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1,500 Say Goodbye to AIDS Victim Ryan White

April 12, 1990

INDIANAPOLIS (AP) _ More than 1,500 friends and admirers, including first lady Barbara Bush and singer Michael Jackson, bid farewell Wednesday to Ryan White, the young AIDS victim who taught the nation a lesson in courage.

″Ryan and his family always believed there would be a miracle,″ the Rev. Raymond Probasco said in his eulogy. ″But that didn’t happen. I believe God gave us that miracle in Ryan. He healed a wounded spirit in the world and made it whole.″

Ryan’s mother, Jeanne, sat with her 16-year-old daughter, Andrea, and Jackson, who had befriended Ryan. Ryan’s father, Wayne, who is divorced from Mrs. White, also attended the service at the Second Presbyterian Church.

Singer Elton John, who had maintained a bedside vigil during Ryan’s final week of life, led the congregation in singing a hymn. He then accompanied himself as he sang his own composition, ″Skyline Pigeon,″ about a captive bird yearning to be freed.

Ryan died Sunday of complications from the disease he had fought for more than five years.

Probasco noted that many celebrities had befriended the youth during his struggle with AIDS and his legal battle to attend public school. He said Ryan’s life, like theirs, also was successful.

″He helped us to care and to believe that with God’s help, nothing is impossible, even for a kid,″ said the minister, who is pastor at Center Chapel United Methodist Church in Muncie and has known the White family for years.

John, wearing a black sequined hat, served as a pallbearer with Los Angeles Raiders football player Howie Long, talk-show host Phil Donahue and three local friends of Ryan: Tommy Hale, Leo Joseph and John Huffman.

About 300 of Ryan’s schoolmates at Hamilton Heights High School in Arcadia, 25 miles north of Indianapolis, came by bus to the funeral, which was carried live by Cable News Network.

Scores of people were left during the service standing outside the Gothic- style church, which was filled to capacity, in chilly wind and rain.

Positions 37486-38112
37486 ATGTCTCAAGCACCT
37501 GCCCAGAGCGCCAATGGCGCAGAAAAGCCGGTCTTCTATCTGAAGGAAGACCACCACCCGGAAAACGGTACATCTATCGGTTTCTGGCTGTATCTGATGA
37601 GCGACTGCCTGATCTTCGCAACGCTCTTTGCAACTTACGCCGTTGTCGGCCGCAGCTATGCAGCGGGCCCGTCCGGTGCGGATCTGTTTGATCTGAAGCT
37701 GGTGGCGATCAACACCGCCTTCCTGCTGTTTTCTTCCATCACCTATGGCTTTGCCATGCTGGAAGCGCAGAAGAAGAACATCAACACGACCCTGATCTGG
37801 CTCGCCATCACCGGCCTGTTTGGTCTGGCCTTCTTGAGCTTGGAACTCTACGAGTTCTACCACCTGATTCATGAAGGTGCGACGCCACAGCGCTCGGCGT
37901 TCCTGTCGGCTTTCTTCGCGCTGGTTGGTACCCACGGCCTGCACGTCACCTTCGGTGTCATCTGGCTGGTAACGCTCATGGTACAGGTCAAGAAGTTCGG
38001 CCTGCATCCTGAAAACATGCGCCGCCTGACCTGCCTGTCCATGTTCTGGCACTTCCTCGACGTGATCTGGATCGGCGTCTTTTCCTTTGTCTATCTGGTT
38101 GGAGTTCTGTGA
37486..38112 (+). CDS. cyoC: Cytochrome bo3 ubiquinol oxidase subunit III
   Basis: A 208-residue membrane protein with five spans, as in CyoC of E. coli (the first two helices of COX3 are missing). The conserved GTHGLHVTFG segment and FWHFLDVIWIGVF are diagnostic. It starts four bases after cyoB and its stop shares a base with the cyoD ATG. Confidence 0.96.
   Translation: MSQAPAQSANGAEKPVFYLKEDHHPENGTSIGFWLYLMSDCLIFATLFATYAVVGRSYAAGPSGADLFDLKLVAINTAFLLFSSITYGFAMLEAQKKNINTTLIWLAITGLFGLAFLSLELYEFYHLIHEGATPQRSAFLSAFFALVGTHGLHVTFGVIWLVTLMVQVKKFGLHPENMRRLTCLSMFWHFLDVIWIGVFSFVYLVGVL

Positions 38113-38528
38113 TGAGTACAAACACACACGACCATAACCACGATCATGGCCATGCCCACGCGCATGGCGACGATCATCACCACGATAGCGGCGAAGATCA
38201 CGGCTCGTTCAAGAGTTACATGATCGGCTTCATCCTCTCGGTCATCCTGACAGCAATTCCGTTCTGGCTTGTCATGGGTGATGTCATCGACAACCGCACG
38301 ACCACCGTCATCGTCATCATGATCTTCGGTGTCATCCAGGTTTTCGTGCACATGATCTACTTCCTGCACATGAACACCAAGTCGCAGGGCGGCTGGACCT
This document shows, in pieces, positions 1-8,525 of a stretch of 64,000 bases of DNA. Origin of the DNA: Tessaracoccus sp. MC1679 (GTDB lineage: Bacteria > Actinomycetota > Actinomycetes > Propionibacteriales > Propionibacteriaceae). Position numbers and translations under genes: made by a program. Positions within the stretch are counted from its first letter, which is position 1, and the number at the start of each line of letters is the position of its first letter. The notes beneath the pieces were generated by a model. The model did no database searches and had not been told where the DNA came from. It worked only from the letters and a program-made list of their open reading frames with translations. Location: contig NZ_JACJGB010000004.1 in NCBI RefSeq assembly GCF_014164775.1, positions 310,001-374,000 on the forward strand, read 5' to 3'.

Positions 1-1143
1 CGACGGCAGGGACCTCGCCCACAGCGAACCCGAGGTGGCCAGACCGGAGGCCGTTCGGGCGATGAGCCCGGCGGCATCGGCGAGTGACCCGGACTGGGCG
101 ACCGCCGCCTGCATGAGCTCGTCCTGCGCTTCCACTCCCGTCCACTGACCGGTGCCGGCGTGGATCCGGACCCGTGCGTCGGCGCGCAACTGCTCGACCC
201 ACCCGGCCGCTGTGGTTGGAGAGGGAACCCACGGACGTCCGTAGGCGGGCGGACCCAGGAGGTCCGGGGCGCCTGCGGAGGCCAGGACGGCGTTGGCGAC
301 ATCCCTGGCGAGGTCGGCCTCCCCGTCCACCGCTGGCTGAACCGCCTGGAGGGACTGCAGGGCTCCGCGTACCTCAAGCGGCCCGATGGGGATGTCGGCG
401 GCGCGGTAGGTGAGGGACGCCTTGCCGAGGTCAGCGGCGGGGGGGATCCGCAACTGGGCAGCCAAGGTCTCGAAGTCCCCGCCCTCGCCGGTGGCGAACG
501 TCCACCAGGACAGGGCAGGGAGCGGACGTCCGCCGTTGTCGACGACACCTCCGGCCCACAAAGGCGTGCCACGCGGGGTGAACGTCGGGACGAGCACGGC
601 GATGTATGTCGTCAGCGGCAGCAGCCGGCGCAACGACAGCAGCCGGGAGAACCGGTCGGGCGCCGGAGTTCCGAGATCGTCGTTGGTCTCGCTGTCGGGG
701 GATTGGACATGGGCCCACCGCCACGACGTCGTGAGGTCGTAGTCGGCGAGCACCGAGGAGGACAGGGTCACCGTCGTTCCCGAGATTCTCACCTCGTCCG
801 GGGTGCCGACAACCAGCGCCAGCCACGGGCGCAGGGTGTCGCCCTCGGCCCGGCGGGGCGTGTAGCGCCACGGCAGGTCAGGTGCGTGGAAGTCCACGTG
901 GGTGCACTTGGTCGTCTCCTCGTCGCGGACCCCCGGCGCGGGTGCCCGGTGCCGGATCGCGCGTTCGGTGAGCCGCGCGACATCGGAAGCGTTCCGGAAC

Members of the school’s choir sang ″That’s What Friends Are For.″ Ryan found friendship and acceptance at the school after his family moved from Kokomo.

A private burial service was held for the family and close friends in a cemetery in Cicero, the small town near Arcadia, where the Whites have lived nearly three years.

Gov. Evan Bayh ordered flags across Indiana to fly at half-staff in tribute to the youngster who not only confronted a devastating disease but helped to educate the world about it.

Former President Reagan, who with his wife, Nancy, joined Ryan in the youth’s last public appearance two weeks ago in Los Angeles, remembered him in a newspaper column as a young man of patience and kindness who did not wallow in self-pity.

″Ryan accepted his situation with awe-inspiring courage and magnanimity. He did not run and hide, and he graciously accepted the public responsibilities thrust on his young shoulders,″ Reagan wrote in the tribute published Wednesday on the op-ed page of The Washington Post.

Ryan was diagnosed with acquired immune deficiency syndrome in December 1984. He had contracted the disease from tainted blood products used to treat his hemophilia.

During the following two years, he and his mother won a court battle to allow him to attend public school near Kokomo. The youngster appeared on television talk shows and magazine covers and at Washington hearings as a spokesman for young sufferers of AIDS.

In between appearances at star-studded fund-raisers, the teen-ager tried to lead a normal life by attending classes and dances, skateboarding and getting his driver’s license.

Hundreds of friends and strangers waited in line Tuesday at the Flanner & Buchanan Mortuary in suburban Carmel to file past his open casket. They saw him one last time wearing his faded denim jacket and reflective sunglasses.

Visitation continued Wednesday morning at the church, where 300 people were waiting in line when the doors opened.

″I’m glad to see that he was so thought of that so many are here,″ said Gladys Lewis of Indianapolis. ″It shows that somehow we all learned something from his battle. What he went through, it brought so many people - whites, blacks, people of all religions and ages - he brought people together.″

″It’s obviously a very sad day for all of us that knew him and worked with him,″ said Dr. Woodrow A. Myers at the church. The former Indiana state health commissioner who supported the Whites’ school battle is now New York City health commissioner.

″Ryan really led us all. Here’s a kid who was 14 years old who led the nation by his example,″ Myers said.

After the funeral, Elton John and Mrs. White issued a statement thanking the media for ″respectful and sensitive″ coverage of the death and mourning.

″As Ryan understood, the role of the media in educating others about AIDS is critically important,″ the statement said. ″He showed us all that we need to devote ourselves to fighting the disease of AIDS, not those who suffer from it.″

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